ReMix: The Legend of Zelda: Majora's Mask 'Healing Majora'
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Newcomer C7, aka Adam Prack, sends us some atmospheric, cinematic, modern orchestral Majora's Mask mixage:
"I've always felt that Majora is a truly magnificent enemy. Though he does not appear in the game, his influence is enough to make for one of the largest threats in a Zelda game. There's such a level of savageness in the way Majora controls things in the game that I wanted to portray that musically. Majora's Theme, which serves as much of the background music in the game's locales is both foreboding and merciless. This is in stark contrast to the soothing, though off-setting, Song of Healing. It serves as the counter to the deep conflicts in the game. This juxtaposition was my starting point for the remix.
I wanted to use instrumentation, orchestration styles, dynamics, and anything else I could to create this juxtaposition in a musical manner. This ranges from piano and choir representing Healing at times to crass, harsh, and dissonant brass and strings playing Majora. I also take that same brass and smooth things out for Healing. This was no source for a simple on-off switch; it needed depth and complexity. The percussion played a large role in either creating atmosphere throughout or driving rhythms. I wanted the piece to sound as organic as possible, despite being primarily computerized, so I stuck to only non-synth style instruments throughout. Liberal use of extended techniques helped round things out with a little bit of electric guitar accompaniment. I wanted to save the completion of the Song of Healing for a more climactic point in the piece and added my own trumpet playing to the mix to try to sell the emotion of the piece. "
I thought that trumpet sounded real... Man, I don't know what to say; not only is this a memorable, stylized, and really unique debut, it's quite clear that Adam thought through every aspect of the mix, from concept to execution. I'll warn you ahead of time, he's taken these two themes and intertwined & manipulated them in ways that can make your head spin, and the end result is certainly on the liberal side of arrangement, but what a rollercoaster ride of texture & tone it is. To completely understand and appreciate the mechanics of what's going on here requires both ample time and probably some academic prowess, but you can also just sense & feel the cumulative effect, which achieves a dramatic musical chiaroscuro between the two contrasting motifs. Deia writes:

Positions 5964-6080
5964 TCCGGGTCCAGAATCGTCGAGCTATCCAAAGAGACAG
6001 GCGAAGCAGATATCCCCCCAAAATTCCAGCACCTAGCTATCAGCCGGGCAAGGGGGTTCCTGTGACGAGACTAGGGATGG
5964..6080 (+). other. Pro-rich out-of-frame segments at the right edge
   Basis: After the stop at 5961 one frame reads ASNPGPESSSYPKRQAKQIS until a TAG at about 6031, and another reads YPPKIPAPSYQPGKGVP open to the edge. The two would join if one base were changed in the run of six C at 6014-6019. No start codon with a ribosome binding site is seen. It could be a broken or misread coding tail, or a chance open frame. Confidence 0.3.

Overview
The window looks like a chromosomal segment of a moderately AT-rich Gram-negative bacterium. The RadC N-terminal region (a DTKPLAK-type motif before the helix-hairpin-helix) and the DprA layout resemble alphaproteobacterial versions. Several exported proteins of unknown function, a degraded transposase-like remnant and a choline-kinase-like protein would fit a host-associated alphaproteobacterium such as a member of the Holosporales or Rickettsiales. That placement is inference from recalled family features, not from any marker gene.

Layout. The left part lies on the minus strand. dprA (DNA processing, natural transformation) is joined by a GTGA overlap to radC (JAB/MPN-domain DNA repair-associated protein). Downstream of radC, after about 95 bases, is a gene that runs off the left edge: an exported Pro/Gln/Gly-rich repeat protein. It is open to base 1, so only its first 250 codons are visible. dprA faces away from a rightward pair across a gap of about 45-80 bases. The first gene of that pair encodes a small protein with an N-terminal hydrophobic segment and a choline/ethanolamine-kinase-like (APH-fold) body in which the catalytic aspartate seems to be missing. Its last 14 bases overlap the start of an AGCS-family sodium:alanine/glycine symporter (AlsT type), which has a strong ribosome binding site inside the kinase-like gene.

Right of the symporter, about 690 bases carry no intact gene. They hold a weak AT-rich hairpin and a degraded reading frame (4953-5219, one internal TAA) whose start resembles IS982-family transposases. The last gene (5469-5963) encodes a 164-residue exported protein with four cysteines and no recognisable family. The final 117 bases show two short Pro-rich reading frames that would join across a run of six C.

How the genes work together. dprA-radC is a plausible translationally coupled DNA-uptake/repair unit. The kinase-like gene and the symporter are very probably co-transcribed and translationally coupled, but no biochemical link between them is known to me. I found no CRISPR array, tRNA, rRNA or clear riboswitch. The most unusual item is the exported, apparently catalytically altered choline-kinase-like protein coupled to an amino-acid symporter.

"The complexity of this arrangement is ridiculous. In a good way. Thank goodness for that breakdown, though, because I would have missed about half of what's going on here. The amount of time you spent on this is very obvious, and I love this treatment overall."
"Very nice work. Breakdown helps, but once I refamiliarized myself with the source tunes, had no trouble following. Fantastic sequencing on your part, great part-writing, very cinematic. The dynamics in this piece are very broad and well utilized. Just great."
Vinnie was the sole dissenting opinion, as he felt the piece was ultimately too liberal, which I can certainly see - it's damn hard to follow the inversions, harmonizations, etc. I'll confess that I too have trouble at points, but then at other points I "get it," and the treatment is complex & appreciative enough to earn my faith in both the mix and the judges' majority decision that it fell within the boundaries of acceptable source recognition. These are some meandering, peculiar source tunes to begin with, relative to predecessor Ocarina and most other Zelda games, so it's not entirely surprising. Amazing, at times overwhelming work from C7, who challenges the panel & listeners alike with a mesmerizing, interwoven blend of Majora's music.
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